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Protesters rally against NSA’s bulk data collection

Nick Prete / SHFwire
Trevor Timm, of the Electronic Frontier Foundation, addresses the group he will be helping to lobby at the Capitol. The group leaders wanted everyone to focus on personal stories of why data collection mattered to them.

WASHINGTON – Flags silhouetted Columbus Fountain as chants against mass surveillance reverberated from Union Station’s marble façade.

Protesters from all over the country spoke out against bulk data collection in a two-part assault with congressional lobbying Oct. 24 and a rally the next day.

“Our government is spying on everyday Americans, and we want it to stop,” Michelle Richardson, legislative council for the American Civil Liberties Union, said.

The lobbying was organized by Public Knowledge, a group dedicated to working on issues of copyright, telecommunications and Internet policy. People were briefed about how to talk with House members and senators and what specific points to emphasize.

“The fact that you’re a constituent and you traveled all the way to stop at their office makes a tremendous impact on them. They take note of that.” Chris J. Lewis, vice president of government affairs at Public Knowledge, said.

They had more than 50 meetings scheduled with legislators, including members of the Senate Judiciary and Homeland Security Committees, throughout the day.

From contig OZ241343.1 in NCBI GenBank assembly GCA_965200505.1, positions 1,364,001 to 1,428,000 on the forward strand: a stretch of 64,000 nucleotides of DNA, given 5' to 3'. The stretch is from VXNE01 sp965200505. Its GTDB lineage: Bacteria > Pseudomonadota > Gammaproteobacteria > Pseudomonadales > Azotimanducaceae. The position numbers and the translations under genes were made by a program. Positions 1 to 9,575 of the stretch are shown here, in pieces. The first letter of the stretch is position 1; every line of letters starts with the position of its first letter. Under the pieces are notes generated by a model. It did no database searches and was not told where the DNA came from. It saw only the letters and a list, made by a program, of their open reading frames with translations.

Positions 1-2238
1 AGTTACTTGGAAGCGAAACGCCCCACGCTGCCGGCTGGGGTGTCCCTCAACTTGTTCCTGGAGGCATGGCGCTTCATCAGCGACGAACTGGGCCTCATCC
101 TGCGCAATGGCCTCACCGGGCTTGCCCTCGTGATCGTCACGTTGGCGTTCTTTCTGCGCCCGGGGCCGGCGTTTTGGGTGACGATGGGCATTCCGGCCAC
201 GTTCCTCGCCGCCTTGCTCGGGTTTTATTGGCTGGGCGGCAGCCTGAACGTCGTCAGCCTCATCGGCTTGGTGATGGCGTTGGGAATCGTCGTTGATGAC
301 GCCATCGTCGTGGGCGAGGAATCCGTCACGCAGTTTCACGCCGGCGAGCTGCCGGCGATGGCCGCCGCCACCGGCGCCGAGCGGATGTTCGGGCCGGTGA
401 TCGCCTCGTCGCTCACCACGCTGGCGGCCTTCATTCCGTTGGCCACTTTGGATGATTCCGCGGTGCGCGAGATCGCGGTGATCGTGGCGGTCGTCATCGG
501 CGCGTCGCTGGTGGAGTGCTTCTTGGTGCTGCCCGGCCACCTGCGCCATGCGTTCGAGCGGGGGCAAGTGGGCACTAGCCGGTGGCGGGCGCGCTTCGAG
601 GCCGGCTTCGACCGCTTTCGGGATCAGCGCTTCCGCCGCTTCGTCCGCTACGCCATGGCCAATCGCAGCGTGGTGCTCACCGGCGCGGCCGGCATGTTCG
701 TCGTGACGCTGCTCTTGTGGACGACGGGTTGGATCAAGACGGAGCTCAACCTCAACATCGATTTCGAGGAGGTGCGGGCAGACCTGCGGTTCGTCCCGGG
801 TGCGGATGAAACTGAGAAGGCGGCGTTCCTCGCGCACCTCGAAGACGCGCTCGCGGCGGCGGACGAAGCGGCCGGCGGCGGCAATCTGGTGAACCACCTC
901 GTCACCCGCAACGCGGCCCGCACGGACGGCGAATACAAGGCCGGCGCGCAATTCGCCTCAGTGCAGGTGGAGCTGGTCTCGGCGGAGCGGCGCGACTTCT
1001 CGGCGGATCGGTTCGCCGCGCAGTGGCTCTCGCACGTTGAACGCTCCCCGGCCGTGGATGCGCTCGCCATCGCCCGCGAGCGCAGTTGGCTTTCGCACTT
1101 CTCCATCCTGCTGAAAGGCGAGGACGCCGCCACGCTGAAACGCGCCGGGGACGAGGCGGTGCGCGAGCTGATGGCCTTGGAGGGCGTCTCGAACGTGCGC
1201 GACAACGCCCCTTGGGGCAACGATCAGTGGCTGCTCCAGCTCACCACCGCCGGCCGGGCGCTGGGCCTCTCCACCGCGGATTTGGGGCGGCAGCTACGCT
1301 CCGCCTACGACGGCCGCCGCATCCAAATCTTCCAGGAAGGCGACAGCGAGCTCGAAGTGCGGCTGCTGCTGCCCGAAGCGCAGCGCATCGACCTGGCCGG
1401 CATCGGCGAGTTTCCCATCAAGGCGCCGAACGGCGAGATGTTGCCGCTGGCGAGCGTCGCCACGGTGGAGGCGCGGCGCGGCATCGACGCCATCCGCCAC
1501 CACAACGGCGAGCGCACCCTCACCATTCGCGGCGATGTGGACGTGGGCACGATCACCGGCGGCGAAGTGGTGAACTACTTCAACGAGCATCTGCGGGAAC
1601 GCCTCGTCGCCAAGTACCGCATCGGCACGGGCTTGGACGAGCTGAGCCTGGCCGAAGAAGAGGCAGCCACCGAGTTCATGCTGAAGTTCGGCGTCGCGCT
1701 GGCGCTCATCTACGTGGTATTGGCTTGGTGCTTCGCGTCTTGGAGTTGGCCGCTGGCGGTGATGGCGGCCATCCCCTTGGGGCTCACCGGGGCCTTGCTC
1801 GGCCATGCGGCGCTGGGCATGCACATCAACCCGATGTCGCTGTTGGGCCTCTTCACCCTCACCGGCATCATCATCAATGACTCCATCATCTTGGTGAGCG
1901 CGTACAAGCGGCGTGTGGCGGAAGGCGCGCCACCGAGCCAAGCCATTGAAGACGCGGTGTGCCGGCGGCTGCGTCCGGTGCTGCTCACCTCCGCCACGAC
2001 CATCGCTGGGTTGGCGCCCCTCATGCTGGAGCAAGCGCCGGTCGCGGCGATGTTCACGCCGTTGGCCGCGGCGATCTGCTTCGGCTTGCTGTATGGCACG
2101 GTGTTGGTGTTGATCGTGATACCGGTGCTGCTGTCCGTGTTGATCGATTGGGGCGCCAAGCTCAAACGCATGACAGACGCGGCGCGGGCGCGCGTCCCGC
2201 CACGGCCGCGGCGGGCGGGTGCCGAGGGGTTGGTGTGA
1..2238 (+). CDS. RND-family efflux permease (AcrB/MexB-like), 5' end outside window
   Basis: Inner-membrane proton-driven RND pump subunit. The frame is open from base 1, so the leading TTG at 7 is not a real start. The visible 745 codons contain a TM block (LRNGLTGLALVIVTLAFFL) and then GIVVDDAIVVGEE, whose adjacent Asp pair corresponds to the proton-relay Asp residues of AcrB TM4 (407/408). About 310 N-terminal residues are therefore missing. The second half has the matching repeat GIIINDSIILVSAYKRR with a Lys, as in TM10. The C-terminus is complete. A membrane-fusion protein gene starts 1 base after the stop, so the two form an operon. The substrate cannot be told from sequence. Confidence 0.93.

On Saturday hundreds gathered in front of Union Station and marched to the Capitol Reflecting Pool. Steve Lane, 73, a retired resident of Bethesda, Md., came to the rally because he said inaction spoke as loudly as rallying did.

“If I don’t say anything, it’s like I’m saying that spying is OK,” Lane said.

The catalyst for the rally was originally the leaks by former government contractor Edward Snowden, who was touted as almost a hero-like figure at the event. However, the timing couldn’t have been better for the rally. Just days before, news organizations reported that the NSA had intercepted calls from German Chancellor Angela Merkel’s cell phone.

On Tuesday, the NSA director, Army Gen. Keith Alexander, was questioned about the foreign intelligence operations as members of the House Intelligence Committee discussed possibly modifying the Foreign Intelligence Surveillance Act.

As stated in their letter to Congress, one of Stop Watching Us’ goals is to get the FISA and the PATRIOT Act reformed. They also hope to get Congress to create a committee dedicated to investigating domestic spying and to hold accountable people responsible for “unconstitutional surveillance.

Nick Prete is a junior multimedia journalism major. He is currently participating in the Scripps Howard Foundation Semester in Washington program. He may be reached at [email protected].

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Protesters rally against NSA’s bulk data collection